Provide instant gratification

What does it cost to resolve a customer concern? Somewhere between $100 and $150, says Kris Gustafson, president of VS Marine in Atascadero, Calif. And he speaks from experience.

Gustafson has empowered his employees to spend up to $500 to resolve a customer complaint without involving him. “I started doing this three or four years ago because I didn’t necessarily want employees to come to me to resolve an issue,” Gustafson says. “I didn’t want to be the middleman. Employees can make these decisions because they are on the front line.”

The payment can come in the form of cash, merchandise or time the employee spends traveling to a customer’s boat for a firsthand look. Gustafson says an employee will spend company money 10-to-20 times a year, mostly in the service or sales departments because of the close customer contact. Although the dealership has authorized up to $500, he says most complaints are resolved with no more than $150.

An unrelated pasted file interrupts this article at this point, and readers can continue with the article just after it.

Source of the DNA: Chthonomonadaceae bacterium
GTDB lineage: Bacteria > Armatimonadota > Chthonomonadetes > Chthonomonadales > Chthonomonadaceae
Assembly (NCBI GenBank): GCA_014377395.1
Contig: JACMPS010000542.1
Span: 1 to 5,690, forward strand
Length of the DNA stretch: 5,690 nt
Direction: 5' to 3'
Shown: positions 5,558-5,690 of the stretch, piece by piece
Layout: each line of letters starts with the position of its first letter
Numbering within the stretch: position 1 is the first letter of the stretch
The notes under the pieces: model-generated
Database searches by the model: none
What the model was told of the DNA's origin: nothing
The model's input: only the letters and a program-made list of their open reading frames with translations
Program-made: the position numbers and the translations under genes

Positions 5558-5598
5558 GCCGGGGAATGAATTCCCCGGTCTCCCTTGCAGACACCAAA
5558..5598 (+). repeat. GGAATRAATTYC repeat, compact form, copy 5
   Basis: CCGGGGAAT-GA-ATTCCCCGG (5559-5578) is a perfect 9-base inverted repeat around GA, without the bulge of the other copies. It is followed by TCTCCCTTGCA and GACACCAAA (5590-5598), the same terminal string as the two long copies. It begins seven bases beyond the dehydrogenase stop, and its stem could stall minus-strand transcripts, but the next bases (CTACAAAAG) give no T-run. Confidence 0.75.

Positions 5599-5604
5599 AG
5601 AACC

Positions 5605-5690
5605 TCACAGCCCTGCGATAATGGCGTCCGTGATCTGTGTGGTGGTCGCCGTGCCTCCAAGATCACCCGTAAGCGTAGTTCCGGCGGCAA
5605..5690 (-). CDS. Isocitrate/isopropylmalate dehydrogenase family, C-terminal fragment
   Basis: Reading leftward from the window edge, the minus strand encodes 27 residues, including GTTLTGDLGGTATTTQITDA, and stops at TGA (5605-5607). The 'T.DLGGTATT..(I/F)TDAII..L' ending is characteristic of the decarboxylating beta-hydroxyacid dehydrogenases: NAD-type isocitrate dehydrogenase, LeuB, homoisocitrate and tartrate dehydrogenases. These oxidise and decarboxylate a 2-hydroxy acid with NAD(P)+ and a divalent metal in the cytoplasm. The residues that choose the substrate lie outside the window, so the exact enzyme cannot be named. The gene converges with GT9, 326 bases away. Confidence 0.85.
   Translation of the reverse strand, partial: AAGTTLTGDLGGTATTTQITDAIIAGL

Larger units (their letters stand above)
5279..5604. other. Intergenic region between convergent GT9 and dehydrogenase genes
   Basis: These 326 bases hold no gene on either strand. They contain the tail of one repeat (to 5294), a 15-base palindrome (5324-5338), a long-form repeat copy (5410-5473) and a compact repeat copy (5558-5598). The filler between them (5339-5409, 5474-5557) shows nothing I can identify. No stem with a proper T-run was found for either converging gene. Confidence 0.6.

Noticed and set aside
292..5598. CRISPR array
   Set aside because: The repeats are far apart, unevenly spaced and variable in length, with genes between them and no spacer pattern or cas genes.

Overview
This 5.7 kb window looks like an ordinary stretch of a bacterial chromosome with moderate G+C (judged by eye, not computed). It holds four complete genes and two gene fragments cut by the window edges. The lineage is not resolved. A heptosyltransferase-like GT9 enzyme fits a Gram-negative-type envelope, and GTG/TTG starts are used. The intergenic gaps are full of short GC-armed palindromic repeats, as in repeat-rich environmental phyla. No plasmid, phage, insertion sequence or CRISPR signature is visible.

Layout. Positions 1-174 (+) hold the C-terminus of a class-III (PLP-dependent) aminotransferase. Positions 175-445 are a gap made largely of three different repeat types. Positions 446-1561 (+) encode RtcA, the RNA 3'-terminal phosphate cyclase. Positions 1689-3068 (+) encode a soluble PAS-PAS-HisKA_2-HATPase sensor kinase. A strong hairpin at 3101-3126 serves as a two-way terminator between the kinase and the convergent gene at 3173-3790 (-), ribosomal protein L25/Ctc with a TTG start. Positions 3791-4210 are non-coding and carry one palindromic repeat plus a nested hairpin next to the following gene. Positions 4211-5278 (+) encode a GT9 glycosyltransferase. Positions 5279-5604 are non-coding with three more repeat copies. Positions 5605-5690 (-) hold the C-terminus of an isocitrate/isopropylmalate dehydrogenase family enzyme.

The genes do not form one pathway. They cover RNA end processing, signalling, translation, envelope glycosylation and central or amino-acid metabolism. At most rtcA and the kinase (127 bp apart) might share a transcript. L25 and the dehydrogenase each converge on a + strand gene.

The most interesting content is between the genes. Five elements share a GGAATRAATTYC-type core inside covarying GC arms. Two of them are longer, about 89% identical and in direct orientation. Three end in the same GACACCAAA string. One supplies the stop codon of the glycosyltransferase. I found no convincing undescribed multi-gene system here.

Each time money is expended, the dealership requires the employee to write a report on how much money was spent, why and what the outcome was. Gustafson reviews the report with the employee to make sure the money was spent correctly. In only a few instances has money been misspent, and Gustafson says those instances occurred in the program’s infancy. He attributes the missteps to a lack of information flowing from management to employees about the program.

Gustafson believes any dealer would benefit from a similar program, especially as manufacturer warranties increasingly don’t cover everything that a customer believes they should, which leaves the dealership in the middle to handle concerns.

“We know we have enough margin to take care of our customers,” says Gustafson, pointing to the high CSI marks the dealership receives. “This is one of the tools employees have to get the job done.

“This is a great way to make customers instantly happy instead of letting them stew until I can get to it,” Gustafson says.

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